Poshard TV Ad Sets New Low in Political Ethics

Daily Herald (Arlington Heights, IL), October 5, 1998 | Go to article overview

Poshard TV Ad Sets New Low in Political Ethics


Byline: Bill Granger

Glenn Poshard's long-stumbling campaign for governor fell into the ditch over the weekend - but it broke an old record for an offensive campaign commercial that many thought would never be equaled, let alone surpassed.

It is official now from the National Bureau of Disgusting Political Commercials - the latest Poshard TV ad is the worst thing to ever air since the 1964 TV ad for President Lyndon Johnson which depicted a little girl picking flowers moments before she is blown up by an atomic bomb.

The Poshard ad is better than the 34-year-old Johnson ad because it plays off a real tragedy in which six children in one family were killed on I-94 south of Milwaukee when a truck part fell into the roadway in front of their parents' minivan. The parents, from the Mount Greenwood neighborhood on the South Side, were the only survivors of the fire that consumed the van four years ago.

The Poshard ad implies that corrupt licensing procedures in George Ryan's secretary of state's office led to the deaths of the six children:

"Unsafe truckers on our roads. A family has paid a terrible price. Six children are dead. His office riddled with corruption and George Ryan wants to be our governor?"

The Johnson ad, by contrast, only tried to imply that voting for Goldwater for president invited nuclear holocaust and slaughter of innocent children.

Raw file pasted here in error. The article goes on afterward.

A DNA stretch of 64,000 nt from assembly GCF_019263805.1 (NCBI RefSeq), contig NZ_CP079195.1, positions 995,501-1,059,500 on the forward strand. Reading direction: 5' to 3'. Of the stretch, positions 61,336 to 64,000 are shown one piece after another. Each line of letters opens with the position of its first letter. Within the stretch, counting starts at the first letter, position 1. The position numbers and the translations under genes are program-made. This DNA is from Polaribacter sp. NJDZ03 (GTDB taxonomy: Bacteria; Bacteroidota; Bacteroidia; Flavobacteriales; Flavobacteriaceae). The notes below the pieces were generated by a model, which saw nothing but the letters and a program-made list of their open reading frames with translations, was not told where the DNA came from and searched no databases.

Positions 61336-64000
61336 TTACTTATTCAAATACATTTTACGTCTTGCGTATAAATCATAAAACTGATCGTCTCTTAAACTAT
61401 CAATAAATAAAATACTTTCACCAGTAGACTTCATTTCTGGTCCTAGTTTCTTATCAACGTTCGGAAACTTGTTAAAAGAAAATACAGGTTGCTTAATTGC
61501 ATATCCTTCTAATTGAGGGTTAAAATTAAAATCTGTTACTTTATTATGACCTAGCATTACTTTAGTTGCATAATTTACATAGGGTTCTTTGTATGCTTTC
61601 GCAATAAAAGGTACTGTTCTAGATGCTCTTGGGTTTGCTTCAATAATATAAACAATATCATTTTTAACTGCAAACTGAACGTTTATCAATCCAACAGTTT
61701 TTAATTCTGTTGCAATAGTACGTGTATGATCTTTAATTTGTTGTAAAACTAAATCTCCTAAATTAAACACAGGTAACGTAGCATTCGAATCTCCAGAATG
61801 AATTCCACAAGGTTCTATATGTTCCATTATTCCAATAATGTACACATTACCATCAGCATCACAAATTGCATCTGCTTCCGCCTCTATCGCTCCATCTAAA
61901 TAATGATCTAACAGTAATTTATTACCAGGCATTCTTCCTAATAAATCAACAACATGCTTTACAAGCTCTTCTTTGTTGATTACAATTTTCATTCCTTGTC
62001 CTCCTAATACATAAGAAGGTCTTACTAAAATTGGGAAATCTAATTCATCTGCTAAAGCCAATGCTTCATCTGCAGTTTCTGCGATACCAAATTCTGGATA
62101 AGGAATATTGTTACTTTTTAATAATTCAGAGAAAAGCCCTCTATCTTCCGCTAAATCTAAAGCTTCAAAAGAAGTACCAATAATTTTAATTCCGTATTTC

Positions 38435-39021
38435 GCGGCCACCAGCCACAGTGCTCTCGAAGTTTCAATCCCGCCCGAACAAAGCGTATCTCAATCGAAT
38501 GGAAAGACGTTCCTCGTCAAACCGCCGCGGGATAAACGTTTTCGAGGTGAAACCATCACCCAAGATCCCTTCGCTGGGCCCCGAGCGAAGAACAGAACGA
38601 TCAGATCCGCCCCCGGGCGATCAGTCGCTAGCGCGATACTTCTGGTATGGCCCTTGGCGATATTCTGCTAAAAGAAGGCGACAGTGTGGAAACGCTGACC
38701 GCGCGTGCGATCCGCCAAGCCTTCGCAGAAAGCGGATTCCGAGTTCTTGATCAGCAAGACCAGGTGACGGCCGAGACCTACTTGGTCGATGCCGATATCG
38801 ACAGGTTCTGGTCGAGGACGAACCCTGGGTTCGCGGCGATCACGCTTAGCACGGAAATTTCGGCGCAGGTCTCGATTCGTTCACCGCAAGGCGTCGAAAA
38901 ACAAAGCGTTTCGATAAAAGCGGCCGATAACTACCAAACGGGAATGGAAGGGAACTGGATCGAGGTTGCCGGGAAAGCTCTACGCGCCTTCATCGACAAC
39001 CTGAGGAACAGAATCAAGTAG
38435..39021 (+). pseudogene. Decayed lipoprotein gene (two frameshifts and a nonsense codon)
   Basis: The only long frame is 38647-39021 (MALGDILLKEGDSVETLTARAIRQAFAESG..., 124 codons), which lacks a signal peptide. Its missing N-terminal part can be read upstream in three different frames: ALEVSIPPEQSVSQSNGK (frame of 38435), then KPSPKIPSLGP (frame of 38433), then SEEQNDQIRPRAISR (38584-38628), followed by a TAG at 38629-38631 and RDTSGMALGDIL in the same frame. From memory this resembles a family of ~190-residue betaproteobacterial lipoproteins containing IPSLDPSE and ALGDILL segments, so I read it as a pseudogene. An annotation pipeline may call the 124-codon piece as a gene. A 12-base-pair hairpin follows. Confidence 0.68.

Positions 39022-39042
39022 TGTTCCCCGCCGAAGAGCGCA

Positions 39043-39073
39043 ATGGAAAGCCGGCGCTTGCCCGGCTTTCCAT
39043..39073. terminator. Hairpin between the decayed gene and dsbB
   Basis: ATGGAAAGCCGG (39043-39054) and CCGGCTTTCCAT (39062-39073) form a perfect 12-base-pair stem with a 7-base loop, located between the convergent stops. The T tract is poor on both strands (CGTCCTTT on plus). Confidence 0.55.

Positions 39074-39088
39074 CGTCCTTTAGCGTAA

The new and ingenious low in state television ads was reached through the good offices of state Democratic chairman and House Speaker Michael Madigan of the South Side. The state Democrats put up the money for the ad and Poshard OK'd it and defended his OK on Saturday, saying Ryan had put out negative ads, too. So there.

Mike Madigan's friend is Joseph A. Power Jr., the lawyer who is now representing the family survivors in the I-94 crash and has filed a suit on their behalf.

He reportedly obtained permission from the Willis family to use the photograph in the ad, though photos of the crash are in public domain. Their suit alleges the trucker who dropped the truck part on the road right in front of the Willis family car was improperly licensed by the state, though an internal investigation by Ryan's office said the driver was not. The Rev. Duane and Janet Willis lost their six kids in the fiery crash. …

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